Council leader hails investment of up to £63m in schools
A council leader has hailed an investment which could be worth up to £63m to modernise schools in Flintshire.
Members of the local authority’s ruling Labour administration met today to approve a number of projects, which will largely be funded through the Welsh Government’s 21st Century Schools Programme.
One of the main schemes will see the relocation of Ysgol Croes Atti in Flint to a new site on the nearby Croes Atti housing development.
A combined primary and secondary campus is also set to be created at Argoed High School in Mynydd Isa.
Meanwhile, Saltney Ferry and Saltney Wood Memorial primary schools are to be amalgamated and placed into a new building, with options for the future of secondary education in Saltney and Broughton being considered in addition.
Council leader Ian Roberts said the move would provide improved learning facilities for pupils in the county.
Addressing colleagues at County Hall in Mold, he said: “I’m pleased to be presenting this report to you today to seek approval for us to begin work on some of the exciting programmes within our 21st Century Schools Capital Programme.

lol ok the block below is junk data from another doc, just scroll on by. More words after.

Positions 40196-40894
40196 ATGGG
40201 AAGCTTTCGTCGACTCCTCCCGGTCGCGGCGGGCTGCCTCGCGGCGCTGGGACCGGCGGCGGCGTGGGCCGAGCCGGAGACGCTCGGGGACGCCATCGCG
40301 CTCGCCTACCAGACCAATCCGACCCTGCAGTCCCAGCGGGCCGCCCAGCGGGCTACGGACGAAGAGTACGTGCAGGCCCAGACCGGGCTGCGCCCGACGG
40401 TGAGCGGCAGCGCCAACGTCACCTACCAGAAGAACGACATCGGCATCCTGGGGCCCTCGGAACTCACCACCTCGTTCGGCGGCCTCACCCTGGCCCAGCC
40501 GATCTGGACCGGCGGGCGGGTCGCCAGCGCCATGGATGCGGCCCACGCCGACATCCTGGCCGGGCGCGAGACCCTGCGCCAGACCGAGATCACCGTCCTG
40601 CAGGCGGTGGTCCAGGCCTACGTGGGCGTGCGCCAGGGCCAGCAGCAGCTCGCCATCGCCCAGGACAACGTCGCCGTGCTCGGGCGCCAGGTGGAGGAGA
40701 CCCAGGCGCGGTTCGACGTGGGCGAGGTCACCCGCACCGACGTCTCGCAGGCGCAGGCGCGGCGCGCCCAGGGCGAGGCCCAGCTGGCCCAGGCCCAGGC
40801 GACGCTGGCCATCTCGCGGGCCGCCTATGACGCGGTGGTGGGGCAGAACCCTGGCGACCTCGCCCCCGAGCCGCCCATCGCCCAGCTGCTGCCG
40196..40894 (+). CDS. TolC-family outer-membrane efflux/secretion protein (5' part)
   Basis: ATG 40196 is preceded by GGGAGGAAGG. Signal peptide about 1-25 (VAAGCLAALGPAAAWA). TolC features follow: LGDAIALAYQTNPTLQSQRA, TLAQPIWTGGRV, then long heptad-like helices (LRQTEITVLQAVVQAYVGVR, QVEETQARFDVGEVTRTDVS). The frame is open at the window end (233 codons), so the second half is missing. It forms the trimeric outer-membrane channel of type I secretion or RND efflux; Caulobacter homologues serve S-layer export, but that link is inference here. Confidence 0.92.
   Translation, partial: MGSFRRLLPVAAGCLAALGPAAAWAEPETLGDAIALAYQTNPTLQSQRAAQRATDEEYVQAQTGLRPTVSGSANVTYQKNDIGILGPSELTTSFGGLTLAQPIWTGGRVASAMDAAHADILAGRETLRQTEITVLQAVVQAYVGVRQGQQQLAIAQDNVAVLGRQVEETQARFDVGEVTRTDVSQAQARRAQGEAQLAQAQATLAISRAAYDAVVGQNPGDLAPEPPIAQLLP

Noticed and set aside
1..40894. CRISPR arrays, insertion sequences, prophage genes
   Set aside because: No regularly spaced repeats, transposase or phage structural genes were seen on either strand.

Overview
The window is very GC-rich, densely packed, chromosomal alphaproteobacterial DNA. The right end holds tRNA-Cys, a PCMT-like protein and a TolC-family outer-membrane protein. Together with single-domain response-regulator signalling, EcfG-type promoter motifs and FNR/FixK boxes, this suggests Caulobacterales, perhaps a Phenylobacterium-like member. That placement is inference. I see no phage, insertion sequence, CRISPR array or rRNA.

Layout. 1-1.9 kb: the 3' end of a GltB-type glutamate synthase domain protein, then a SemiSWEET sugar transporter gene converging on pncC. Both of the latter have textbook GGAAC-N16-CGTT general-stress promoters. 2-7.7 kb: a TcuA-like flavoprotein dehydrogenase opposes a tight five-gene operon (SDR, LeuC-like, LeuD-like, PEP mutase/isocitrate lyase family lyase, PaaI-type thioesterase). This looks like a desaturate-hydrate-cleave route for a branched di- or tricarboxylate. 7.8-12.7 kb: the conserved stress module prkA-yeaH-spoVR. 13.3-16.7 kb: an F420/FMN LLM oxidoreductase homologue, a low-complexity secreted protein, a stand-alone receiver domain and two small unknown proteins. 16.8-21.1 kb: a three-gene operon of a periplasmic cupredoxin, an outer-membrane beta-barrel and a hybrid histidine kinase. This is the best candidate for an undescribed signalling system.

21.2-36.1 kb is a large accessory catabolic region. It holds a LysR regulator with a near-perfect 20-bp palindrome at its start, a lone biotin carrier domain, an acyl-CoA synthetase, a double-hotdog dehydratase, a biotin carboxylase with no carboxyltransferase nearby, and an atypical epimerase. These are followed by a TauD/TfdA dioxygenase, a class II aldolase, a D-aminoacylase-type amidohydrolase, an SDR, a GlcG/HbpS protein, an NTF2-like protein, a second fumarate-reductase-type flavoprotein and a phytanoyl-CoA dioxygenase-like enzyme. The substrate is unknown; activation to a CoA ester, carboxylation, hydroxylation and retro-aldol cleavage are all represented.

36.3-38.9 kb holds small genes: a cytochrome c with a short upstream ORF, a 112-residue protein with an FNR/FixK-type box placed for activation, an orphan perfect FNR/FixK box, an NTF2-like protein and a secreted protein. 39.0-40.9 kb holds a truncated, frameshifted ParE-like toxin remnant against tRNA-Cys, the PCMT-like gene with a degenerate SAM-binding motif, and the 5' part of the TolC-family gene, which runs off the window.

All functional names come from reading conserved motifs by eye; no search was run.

“The council is committed to ongoing investment in its school estate to ensure that learners in Flintshire have access quality learning environments.
“Welsh Government will provide the council with a significant amount of funding to deliver this programme.”
Land for the Croes Atti project has already been identified and highlighted as a priority for the council.
Changes to the Argoed High School site would be paid for as part of a mutual investment model (MIM), which places most of the cost risks with a private contractor.
Cllr Roberts added: “The council is very keen to take advantage of the new funding mechanism for building new schools called the MIM for which the intervention rate (funding) is 81 per cent.
“This report outlines that in the current school investment programme, there is at least one project that meets the criteria for this new funding model.”
He welcomed the cabinet’s unanimous backing for the schemes, but said no public consultations would be held until after the coronavirus emergency is over to allow as many people as possible to have their say.
The improvements were also praised by the council’s deputy leader Carolyn Thomas, who highlighted the historic backlog of school repairs in Flintshire.
She said: “I remember about six or eight years ago looking at the repairs and maintenance cost of all our ageing old estate.
“I was told some of it would be addressed as part of 21st Century Schools and I remember being quite cynical at the time, but we’re really moving forward, and it shows we don’t stop as a council.
“We’re investing, drawing down grant funding and building the right environment for our pupils.”
Liam Randall – Local Democracy Reporter (more here).
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